Jump to content
Sturgeon's House

Compressed Air gear change systems


Walter_Sobchak
 Share

Recommended Posts

I always knew the Pz 35 used a compressed air system for changing gears, this has been written about in several books and said to have been rendered inoperable by the Russian Winter.  I didn't know until watching the new "Matilda Diaries" episode on youtube that the Matilda II infantry tank also used compressed air to change gears.  Anyone know if any other WW2 tanks used compressed air systems?  Any records of the Soviets having issues with this system in their Lend Lease Matilda tanks in the winter?

Link to comment
Share on other sites

The original pilot Covenanter had a pneumatically-operated transmission. According to Knight, the MEE report on the tank noted, "It is pointed out however that since the vehicle steering is entirely dependent on the air supply, any failure of the engine or compressor renders the salving of the vehicle a most difficult proceeding." The next pilot and production tanks switched to cables...

Link to comment
Share on other sites

They're still packed away but I have some older books that mention automotive pneumatic gearchange (and automatic/semi-automatic clutching) systems.  Most (damn near all) incorporated some form of reservoir for a few shifts (and/or clutchings) if the supply failed.

 

As far as cold weather, there were all kinds of dryers (chemical and mechanical) to make sure the supply to the system was as dry as possible.   "pure" Ethyl Alcohol was one of the chemical means.

 

Let that sink in a moment, especially in a "Joe is a hell of a guy" circumstance.

Link to comment
Share on other sites

I don't know of any other tanks that use the system specifically, but it is possible that the Germans were fooling around with it.

 

The Germans, and most other WWII tank-building nations weren't able to make loads and loads of planetary gears.  Planetary gears were usually restricted to the final drives (and sometimes not even then, as in the disastrous case of the panther).  This is significant because automatic transmissions are essentially a big stack of planetary gears back to back to back:

 

Automatic_transmission_cut.jpg

 

 

Whereas manual transmissions don't use any planetary gears at all, they have two parallel layshafts:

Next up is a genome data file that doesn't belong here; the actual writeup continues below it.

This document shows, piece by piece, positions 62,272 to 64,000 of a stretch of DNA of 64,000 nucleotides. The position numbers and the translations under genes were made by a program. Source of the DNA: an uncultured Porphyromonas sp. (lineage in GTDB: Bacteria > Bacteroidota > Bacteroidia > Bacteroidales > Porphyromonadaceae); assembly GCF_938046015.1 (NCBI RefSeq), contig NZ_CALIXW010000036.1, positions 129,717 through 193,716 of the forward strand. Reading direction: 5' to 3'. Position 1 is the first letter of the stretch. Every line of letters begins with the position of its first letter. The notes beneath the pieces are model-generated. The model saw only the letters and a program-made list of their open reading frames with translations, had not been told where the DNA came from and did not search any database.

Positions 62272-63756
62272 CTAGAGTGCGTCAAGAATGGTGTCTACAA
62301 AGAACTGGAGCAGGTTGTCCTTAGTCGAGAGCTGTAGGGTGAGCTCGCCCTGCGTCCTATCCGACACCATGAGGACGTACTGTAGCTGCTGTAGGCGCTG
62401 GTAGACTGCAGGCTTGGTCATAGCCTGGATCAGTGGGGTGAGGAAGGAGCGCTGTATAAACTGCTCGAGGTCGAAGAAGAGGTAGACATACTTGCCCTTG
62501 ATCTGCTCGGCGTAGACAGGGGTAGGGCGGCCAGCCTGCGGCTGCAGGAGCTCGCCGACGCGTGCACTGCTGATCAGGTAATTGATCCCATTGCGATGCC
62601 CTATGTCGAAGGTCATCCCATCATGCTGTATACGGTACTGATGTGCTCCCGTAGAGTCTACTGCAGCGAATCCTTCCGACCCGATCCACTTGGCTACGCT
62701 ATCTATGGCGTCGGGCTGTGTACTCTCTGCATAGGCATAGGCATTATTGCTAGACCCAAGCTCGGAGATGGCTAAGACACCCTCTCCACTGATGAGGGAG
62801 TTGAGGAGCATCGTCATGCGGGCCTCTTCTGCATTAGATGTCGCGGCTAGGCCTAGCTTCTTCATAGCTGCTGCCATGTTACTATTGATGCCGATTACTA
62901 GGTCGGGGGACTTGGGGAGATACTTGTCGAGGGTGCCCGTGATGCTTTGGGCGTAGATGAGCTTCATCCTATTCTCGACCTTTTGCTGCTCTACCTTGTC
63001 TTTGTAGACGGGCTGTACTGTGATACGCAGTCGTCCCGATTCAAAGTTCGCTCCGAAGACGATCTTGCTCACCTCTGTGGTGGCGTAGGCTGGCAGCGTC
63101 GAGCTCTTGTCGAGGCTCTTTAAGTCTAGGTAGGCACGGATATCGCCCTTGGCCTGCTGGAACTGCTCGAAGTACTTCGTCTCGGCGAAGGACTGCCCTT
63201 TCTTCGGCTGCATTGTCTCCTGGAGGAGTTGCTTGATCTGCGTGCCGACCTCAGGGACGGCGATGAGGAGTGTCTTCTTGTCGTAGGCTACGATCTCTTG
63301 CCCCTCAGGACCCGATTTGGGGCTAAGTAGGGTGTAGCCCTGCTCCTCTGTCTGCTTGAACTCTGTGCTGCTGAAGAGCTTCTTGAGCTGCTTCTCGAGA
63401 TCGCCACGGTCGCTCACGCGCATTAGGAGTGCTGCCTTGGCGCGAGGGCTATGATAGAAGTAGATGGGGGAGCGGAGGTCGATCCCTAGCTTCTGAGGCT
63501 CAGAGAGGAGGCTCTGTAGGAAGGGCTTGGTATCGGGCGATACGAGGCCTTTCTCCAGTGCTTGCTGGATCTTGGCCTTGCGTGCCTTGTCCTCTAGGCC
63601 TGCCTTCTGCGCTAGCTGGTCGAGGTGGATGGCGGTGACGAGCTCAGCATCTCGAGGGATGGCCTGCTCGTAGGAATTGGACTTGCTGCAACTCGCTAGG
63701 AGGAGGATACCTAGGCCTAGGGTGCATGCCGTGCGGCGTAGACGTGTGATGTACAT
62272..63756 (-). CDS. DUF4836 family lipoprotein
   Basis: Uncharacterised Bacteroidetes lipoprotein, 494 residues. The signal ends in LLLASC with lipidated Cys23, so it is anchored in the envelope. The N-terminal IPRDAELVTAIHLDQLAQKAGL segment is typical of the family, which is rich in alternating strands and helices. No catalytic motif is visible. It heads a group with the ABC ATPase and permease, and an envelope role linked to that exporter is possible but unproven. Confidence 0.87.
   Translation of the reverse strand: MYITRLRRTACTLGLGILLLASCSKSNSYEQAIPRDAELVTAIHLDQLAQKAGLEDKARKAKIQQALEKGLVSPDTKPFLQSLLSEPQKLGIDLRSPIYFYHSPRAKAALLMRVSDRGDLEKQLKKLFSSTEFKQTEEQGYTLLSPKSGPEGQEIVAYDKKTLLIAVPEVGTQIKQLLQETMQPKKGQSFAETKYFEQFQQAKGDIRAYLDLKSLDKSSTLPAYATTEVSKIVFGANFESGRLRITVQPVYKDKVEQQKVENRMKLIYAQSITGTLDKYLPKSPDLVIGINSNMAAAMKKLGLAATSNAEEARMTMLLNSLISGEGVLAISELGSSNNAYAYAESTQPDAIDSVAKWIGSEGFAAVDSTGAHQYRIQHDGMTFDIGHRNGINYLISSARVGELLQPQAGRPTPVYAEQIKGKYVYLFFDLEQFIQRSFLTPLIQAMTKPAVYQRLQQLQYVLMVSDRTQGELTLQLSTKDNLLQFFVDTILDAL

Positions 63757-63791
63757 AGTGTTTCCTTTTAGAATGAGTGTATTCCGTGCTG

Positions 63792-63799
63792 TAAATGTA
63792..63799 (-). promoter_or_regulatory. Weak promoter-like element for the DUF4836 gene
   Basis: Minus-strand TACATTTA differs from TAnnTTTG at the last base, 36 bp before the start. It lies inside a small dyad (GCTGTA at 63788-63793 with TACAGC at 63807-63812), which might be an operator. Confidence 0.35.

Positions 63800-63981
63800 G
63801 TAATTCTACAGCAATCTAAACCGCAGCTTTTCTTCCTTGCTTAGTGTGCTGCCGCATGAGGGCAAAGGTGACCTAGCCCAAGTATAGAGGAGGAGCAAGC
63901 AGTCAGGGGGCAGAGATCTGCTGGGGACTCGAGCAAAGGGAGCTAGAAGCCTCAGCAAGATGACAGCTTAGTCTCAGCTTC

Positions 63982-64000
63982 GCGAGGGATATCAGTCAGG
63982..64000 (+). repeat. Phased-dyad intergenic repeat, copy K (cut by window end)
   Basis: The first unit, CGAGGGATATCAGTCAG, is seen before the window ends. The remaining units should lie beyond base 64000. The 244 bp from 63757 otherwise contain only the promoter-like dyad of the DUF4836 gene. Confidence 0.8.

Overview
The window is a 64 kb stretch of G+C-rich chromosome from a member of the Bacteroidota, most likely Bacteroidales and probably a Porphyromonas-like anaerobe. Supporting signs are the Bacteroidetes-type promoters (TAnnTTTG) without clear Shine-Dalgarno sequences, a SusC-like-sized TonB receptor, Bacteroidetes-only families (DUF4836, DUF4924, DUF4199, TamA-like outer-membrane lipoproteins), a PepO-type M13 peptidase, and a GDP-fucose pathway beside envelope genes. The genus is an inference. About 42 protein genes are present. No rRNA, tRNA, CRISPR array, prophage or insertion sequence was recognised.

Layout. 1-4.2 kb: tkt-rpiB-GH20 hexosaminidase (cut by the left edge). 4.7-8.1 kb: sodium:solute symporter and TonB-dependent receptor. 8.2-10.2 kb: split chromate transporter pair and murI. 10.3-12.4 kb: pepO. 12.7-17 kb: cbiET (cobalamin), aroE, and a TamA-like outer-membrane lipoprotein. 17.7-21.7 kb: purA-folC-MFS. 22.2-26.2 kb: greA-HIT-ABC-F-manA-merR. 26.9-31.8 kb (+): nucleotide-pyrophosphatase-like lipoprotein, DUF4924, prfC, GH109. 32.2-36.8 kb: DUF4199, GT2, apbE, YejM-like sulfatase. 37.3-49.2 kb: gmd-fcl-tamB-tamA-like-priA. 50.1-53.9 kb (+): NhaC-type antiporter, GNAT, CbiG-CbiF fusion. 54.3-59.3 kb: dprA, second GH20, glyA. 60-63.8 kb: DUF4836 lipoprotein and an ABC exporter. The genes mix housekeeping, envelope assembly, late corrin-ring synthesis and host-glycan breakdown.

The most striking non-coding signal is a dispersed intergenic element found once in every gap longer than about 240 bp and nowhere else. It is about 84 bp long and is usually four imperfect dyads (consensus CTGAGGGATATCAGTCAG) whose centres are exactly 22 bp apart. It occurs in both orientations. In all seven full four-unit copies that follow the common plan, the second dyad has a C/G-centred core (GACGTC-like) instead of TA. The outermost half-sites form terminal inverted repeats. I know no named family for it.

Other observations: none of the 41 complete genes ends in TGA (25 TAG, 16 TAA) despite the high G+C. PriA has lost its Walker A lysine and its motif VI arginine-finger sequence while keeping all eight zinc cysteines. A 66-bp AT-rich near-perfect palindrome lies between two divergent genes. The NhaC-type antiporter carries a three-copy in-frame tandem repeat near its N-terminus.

qIoTdgl.jpg

 

But manual transmissions are harder to use, especially non-synchronized manual transmissions where one must master the arcane art of double-clutching, no small feat in a vehicle as clunky as a tank.  So German tanks generally featured a transmission where the actual act of shifting gears was done automatically, once the driver had selected the gear they wanted to go into and activated a gear change control.

 

But the act of changing gears in a layshaft transmission is considerably more complex than in a planetary transmission, so there would need to be some system of actuators to engage the clutch, shift the gears to the appropriate position, then disengage the clutch.  In a planetary transmission it's a far simpler matter of simply applying or releasing band brakes to the planetary gear sets.  This is where the pneumatic system comes in handy.

 

All the German systems I've heard of are electrically actuated, but there might be some pneumatic ones too.

Link to comment
Share on other sites

  • 2 weeks later...

I don't know of any other tanks that use the system specifically, but it is possible that the Germans were fooling around with it.

 

The Germans, and most other WWII tank-building nations weren't able to make loads and loads of planetary gears.  Planetary gears were usually restricted to the final drives (and sometimes not even then, as in the disastrous case of the panther).  This is significant because automatic transmissions are essentially a big stack of planetary gears back to back to back:

 

Automatic_transmission_cut.jpg

 

 

Whereas manual transmissions don't use any planetary gears at all, they have two parallel layshafts:

 

qIoTdgl.jpg

 

But manual transmissions are harder to use, especially non-synchronized manual transmissions where one must master the arcane art of double-clutching, no small feat in a vehicle as clunky as a tank.  So German tanks generally featured a transmission where the actual act of shifting gears was done automatically, once the driver had selected the gear they wanted to go into and activated a gear change control.

 

But the act of changing gears in a layshaft transmission is considerably more complex than in a planetary transmission, so there would need to be some system of actuators to engage the clutch, shift the gears to the appropriate position, then disengage the clutch.  In a planetary transmission it's a far simpler matter of simply applying or releasing band brakes to the planetary gear sets.  This is where the pneumatic system comes in handy.

 

All the German systems I've heard of are electrically actuated, but there might be some pneumatic ones too.

 

Matilda (II) had an air assist, IIRC.

Link to comment
Share on other sites

  • 1 year later...

Join the conversation

You can post now and register later. If you have an account, sign in now to post with your account.

Guest
Reply to this topic...

×   Pasted as rich text.   Paste as plain text instead

  Only 75 emoji are allowed.

×   Your link has been automatically embedded.   Display as a link instead

×   Your previous content has been restored.   Clear editor

×   You cannot paste images directly. Upload or insert images from URL.

 Share

×
×
  • Create New...